The name of this blog, Rainbow Juice, is intentional.
The rainbow signifies unity from diversity. It is holistic. The arch suggests the idea of looking at the over-arching concepts: the big picture. To create a rainbow requires air, fire (the sun) and water (raindrops) and us to see it from the earth.
Juice suggests an extract; hence rainbow juice is extracting the elements from the rainbow, translating them and making them accessible to us. Juice also refreshes us and here it symbolises our nutritional quest for understanding, compassion and enlightenment.

Monday, 12 June 2017

Remembering the Grandfather of Nonviolence

This week I am re-posting a blog that I wrote four years ago.  Four years ago I wrote about the "Grandfather of Nonviolence" and his nonviolent resistance to British colonisation in New Zealand around half a century before Gandhi.  Now (June 2017, almost 136 years later) the government of New Zealand formally apologised to the inhabitants of Parihaka and to the descendants of Te Whiti, Tohu and those that followed them.  For interested readers here is a link to the news item about this historic apology.

Below is the blog I wrote four years ago.

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Mohandas K Gandhi has often been referred to as the “father of nonviolence.”  Certainly, Gandhi did much to make nonviolence a recognised and moral strategy of conflict and resistance, but he did not invent it.

Te Whiti o Rongomai
Almost half a century before Gandhi on the slopes of Taranaki (one of the highest mountains in New Zealand’s North Island) two Māori leaders, Te Whiti o  Rongomai and Tohu Kakahi, were utilising nonviolent resistance methods against British colonisers.

Prelude

During the 1860s New Zealand had witnessed land wars between the colonising Europeans and the indigenous owners, the Māori.  With the Māori largely militarily defeated, the government confiscated large areas of land, including land around Taranaki.

In 1867 Te Whiti and Tohu founded the village of Parihaka on land that had been “confiscated.”  They declared that they would not use weapons to hold onto the land that they had occupied for centuries before the coming of the European.  Initially this action was of no threat to the government as there were too few colonial settlers desiring land.  The village of Parihaka flourished.  Taranaki’s Medical Office visited in 1871 and described the village as having an abundance of food, no disease and that they were “the finest race of men (sic) I have ever seen in New Zealand.”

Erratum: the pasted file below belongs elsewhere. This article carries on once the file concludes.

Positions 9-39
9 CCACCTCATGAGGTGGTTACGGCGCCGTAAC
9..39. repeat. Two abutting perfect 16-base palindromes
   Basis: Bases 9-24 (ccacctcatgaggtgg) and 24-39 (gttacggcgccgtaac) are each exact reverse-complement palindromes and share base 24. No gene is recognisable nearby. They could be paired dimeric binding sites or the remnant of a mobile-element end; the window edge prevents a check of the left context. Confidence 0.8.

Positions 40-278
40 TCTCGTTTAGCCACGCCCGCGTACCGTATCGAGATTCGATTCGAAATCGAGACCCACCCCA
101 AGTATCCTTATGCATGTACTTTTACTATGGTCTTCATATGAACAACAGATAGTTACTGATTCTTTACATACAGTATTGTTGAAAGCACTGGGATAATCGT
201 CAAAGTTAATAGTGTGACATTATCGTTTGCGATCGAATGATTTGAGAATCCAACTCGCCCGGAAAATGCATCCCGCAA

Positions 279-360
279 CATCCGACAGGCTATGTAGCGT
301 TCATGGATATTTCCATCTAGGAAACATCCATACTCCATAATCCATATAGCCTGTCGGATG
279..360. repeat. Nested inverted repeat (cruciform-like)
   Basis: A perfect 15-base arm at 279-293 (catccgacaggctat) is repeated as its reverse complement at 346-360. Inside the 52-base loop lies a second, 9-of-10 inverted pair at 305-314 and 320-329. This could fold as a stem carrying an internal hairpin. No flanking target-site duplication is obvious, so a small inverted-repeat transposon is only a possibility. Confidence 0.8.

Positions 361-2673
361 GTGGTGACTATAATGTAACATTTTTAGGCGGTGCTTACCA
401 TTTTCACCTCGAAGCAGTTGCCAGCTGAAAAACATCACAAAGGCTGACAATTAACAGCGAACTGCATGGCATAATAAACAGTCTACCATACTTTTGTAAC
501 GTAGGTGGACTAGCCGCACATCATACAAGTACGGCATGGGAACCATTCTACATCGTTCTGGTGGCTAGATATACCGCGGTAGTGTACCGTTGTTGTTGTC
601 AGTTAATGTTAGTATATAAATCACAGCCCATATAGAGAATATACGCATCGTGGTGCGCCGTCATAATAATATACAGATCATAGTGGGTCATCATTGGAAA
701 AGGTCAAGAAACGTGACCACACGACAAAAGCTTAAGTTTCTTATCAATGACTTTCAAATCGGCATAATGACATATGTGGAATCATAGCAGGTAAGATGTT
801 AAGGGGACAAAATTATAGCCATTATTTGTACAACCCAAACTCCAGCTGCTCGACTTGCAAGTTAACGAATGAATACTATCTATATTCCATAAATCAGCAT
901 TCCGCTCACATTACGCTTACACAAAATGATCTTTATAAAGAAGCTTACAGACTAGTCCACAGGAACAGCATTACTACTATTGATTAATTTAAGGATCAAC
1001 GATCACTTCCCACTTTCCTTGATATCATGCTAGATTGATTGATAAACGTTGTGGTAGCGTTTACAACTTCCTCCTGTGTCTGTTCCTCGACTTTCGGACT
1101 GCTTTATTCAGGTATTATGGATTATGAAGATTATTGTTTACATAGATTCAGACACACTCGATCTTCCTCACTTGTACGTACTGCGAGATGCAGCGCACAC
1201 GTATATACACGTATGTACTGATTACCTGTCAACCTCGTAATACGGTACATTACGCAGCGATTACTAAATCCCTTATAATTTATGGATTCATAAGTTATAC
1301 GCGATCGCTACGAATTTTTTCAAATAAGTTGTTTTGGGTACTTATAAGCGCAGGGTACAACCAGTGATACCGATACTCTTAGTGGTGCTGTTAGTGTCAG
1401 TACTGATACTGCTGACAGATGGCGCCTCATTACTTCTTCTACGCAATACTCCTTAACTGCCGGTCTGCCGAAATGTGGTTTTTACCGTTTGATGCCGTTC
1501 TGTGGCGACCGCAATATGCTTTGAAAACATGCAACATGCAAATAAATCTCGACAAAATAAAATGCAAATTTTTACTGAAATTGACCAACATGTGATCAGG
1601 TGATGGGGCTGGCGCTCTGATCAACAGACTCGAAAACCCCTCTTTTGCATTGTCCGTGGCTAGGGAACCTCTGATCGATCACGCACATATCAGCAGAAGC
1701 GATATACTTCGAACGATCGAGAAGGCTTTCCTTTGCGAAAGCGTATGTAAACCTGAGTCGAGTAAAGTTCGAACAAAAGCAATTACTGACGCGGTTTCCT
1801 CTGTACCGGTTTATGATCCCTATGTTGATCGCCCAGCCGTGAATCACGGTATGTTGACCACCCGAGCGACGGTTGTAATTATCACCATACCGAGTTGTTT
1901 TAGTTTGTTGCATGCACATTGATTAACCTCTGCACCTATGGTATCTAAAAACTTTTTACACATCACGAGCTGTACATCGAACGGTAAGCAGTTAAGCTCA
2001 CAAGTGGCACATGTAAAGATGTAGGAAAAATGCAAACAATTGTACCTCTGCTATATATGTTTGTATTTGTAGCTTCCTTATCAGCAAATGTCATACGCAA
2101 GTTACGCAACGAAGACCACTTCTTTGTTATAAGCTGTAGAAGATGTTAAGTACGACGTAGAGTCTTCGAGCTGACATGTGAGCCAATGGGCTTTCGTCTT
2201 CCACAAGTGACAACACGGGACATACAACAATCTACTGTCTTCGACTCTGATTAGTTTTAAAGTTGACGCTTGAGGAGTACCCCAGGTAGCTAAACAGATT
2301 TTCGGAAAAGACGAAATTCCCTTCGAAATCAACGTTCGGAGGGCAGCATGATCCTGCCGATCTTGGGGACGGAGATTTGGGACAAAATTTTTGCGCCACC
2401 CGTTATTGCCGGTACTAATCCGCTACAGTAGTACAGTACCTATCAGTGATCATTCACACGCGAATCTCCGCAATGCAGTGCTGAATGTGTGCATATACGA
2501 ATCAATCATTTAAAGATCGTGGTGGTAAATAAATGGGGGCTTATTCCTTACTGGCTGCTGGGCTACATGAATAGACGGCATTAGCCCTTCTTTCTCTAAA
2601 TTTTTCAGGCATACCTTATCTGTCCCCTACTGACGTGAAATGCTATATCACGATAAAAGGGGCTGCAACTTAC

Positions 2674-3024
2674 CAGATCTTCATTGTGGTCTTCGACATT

The Ploughmen

However, during the 1870s Taranaki was experiencing a surge in immigration.  In 1879 surveyors were marking out roads and plots for European settlers.  In May of that year Māori ploughmen began ploughing the fields that were supposedly “owned” by white settlers.  The government responded by arresting the ploughmen, who offered no resistance.  As soon as they were arrested others took their place.  Te Whiti encouraged them to nonviolence by exhorting
“Go put your hands to the plough.  Look not back.  If any come with guns or swords, be not afraid.  If they smite you, smite not in return.  If they rend you, be not discouraged.  Another will take up your good work.”
By August that year, over 200 ploughmen had been arrested.  Fearing that if brought to trial many would be freed the Native Minister (John Bryce) introduced a Bill to Parliament that ensured that the prisoners would be held in custody indefinitely.

The Fencers

1880 saw the government building roads in the area including one that led directly to Parihaka.  These roads were built mainly by unemployed men with the promise of free land.  The Māori response, under Te Whiti’s leadership, was to erect fences across the roads.  Again, as soon as the fences were pulled down, Māori quickly re-erected them.

With the government continuing to sell “confiscated” land in the area, Te Whiti’s followers continued to fence, plough and cultivate the lands paying no heed to survey pegs or notices of sale.

Invasion

By October 1881 the New Zealand Premier (Richard Hall) with the re-imposed Minister of Native Affairs (John Bryce) completed plans to invade Parihaka.

At dawn on 5 November 1881 almost 1,600 armed constabulary and volunteers encircled Parihaka.  Although settler newspapers were claiming that Te Whiti was fortifying and arming Parihaka, the troops were met by “a line of children across the entrance… (who) sat there unmoving… even when a mounted officer galloped up.  There were skipping-parties of girls on the road.”  (first-hand account given by Colonel William Bazire Messenger)

Arriving at the centre of the village the invaders found 2,500 Māori sitting together.  The soldiers were offered food and drink by the Parihaka inhabitants.  Te Whiti and others put up no resistance to their arrest.  Te Whiti was charged, cynically, with “wickedly, maliciously and seditiously contriving and intending to disturb the peace” and held without trial.

Upon his release in 1883 Te Whiti returned to Parihaka and continued to lead nonviolent protest at colonist occupation.  He was arrested and imprisoned again in 1886 for six months.

Parihaka continued as a centre of nonviolent resistance until the death of both Te Whiti and Tohu in 1907.

Epilogue

Between 2001 and 2006 the New Zealand government formally apologised to four of the tribes involved in the resistance.  Redress amounting to millions of dollars was paid out.

Followers of Te Whiti and Tohu continue to meet monthly, proudly wearing the white albatross feathers – Te Whiti’s symbol.

Was Te Whiti o Rongomai the Grandfather of Nonviolence?  Perhaps he was.  There are suggestions that Gandhi was aware of Te Whiti and his teachings, via a couple of Irish journalists who had visited Parihaka and later met with Gandhi.

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